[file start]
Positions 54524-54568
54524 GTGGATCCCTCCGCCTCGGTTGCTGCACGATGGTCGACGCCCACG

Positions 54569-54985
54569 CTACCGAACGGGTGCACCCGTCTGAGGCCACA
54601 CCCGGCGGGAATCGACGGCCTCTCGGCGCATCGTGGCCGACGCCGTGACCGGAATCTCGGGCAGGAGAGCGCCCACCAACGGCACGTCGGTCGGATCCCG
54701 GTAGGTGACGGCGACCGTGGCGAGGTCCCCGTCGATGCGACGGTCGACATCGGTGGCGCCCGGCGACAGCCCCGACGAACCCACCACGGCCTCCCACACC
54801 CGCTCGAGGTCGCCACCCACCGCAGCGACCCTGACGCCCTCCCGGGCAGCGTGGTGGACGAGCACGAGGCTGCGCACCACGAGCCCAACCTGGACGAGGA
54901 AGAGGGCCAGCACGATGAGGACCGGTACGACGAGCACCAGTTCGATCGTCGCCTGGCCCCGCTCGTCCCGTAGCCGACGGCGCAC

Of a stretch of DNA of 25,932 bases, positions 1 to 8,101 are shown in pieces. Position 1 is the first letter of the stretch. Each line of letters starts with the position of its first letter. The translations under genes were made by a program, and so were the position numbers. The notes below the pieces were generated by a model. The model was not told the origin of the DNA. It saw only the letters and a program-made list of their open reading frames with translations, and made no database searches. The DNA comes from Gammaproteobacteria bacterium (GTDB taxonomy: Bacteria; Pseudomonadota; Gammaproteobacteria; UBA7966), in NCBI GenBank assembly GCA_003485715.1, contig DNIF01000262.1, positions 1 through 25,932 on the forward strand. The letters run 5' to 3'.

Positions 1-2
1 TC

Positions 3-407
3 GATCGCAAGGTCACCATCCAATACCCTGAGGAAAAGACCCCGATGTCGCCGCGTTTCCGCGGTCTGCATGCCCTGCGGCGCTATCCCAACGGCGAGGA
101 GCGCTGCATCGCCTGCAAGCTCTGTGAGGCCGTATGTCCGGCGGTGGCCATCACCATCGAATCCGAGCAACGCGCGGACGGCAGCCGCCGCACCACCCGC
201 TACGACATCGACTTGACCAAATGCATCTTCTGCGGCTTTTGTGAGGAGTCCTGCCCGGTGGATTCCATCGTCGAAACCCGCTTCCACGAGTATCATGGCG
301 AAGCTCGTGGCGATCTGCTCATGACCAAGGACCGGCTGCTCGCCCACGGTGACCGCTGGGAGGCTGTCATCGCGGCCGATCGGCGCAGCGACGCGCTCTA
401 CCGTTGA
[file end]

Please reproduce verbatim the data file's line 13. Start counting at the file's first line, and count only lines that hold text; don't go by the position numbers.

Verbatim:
3 GATCGCAAGGTCACCATCCAATACCCTGAGGAAAAGACCCCGATGTCGCCGCGTTTCCGCGGTCTGCATGCCCTGCGGCGCTATCCCAACGGCGAGGA